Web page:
I recently visited Fort Knox just outside of Bucksport. This was the first time in 15 years. At the original visit, the fort was decaying, leaking and a barely safe structure that was slowly falling apart due to neglect. On this recent visit, there was a gate guard, a nice parking area, a visitor center, tour guides, repaired brickwork, cut grass, and information signs everywhere.

Why can’t Fort Gorges, the Civil War-era fort in Portland Harbor, be the same way? Fort Gorges is the premier granite fort on the East Coast. Its importance to the nation through the years far surpasses that of Fort Knox, yet it sits in the harbor slowly decaying.

Does anybody remember Union Station? Reading the Fort Knox brochure and newsletter, it appears a grant was obtained from the state of Maine and when combined with the work of civilian volunteers brought the fort back from ruin.

Today the fort sees more than 8,000 visitors a year, creating an income of more than $225,000. With the increased visibility of Fort Gorges as well as added accessibility, we could easily surpass that.

Rehabilitating the fort would take time and a lot of effort, but it would also create jobs for brick masons, electricians, carpenters, and contractors as well as tour guides and boat operators. Imagine the destination Portland could become for history buffs and tourists from around the country who would come to see the fort and the surrounding area.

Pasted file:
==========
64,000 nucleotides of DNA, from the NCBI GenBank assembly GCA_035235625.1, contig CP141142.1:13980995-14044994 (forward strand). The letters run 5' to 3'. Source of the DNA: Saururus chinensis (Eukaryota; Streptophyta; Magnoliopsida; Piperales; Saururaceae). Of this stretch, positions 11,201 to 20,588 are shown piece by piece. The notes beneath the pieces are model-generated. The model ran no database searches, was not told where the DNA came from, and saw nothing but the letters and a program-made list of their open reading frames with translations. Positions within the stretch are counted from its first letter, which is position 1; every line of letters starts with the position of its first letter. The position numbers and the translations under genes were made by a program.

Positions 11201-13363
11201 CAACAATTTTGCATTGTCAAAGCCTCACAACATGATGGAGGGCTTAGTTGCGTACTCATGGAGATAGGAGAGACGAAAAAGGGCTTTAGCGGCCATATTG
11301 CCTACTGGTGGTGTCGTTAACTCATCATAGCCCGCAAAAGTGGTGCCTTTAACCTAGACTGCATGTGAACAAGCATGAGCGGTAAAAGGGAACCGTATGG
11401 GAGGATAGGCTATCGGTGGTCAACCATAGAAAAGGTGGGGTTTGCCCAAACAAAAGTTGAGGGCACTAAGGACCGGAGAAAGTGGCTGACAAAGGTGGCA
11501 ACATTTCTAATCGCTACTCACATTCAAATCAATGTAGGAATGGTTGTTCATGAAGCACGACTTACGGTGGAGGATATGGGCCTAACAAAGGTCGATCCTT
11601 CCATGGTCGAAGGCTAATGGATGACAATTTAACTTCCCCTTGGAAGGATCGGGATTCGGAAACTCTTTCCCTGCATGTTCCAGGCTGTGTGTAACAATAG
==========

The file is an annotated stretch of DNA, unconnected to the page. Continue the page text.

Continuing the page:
They will come, stay and spend money. Repair it and they will come.

Tom Stonehouse

Alfred

Brazil’s energy independence comes from its oil reserves

To add to Randall Parr’s Maine Voices column of Aug. 24, Brazil is oil-independent because of its own oil and not because of ethanol. On April 21, 2006, Brazilian President Luiz Inacio Lula da Silva, his hands covered with crude and posing for the photographers, declared Brazil oil-independent while standing on an oil rig 250 kilometers off the coast of Brazil in the Altantic.

Brazil’s oil production as of late 2009 exceeded consumption. Brazil’s proven reserves are the second largest in South America after Venezuela.

Petroleo Brasileiro SA, Brazil’s state-owned oil company, reported in 2009 it had found a deep water offshore oil field that holds between 1.5 billion to 2 billion barrels of oil. Production is to start in 2012 with 50,000 barrels per day.

Petrobras will spend $174.4 billion over the next five years to more than double Brazil’s oil production. Brazil will become an exporter of oil. Some oil analysts believe there may be as much as 110 billion barrels of oil off the coast of Brazil.

A better alternative than ethanol for the United States is natural gas. It’s cheaper and cleaner, and we have a lot of it.

Dean Dakin

Portland

Donations made difference to help Buxton firefighters

Buxton Fire and Rescue would like to take this opportunity to thank all the people who donated to our boot drive at the intersection of routes 112 and 202 on July 26 during Buxton Community Days.

The money collected has helped to purchase a ISG Elite XR Thermal Imager. This Imager will be used during a fire to look for people who may not be able to get out on their own.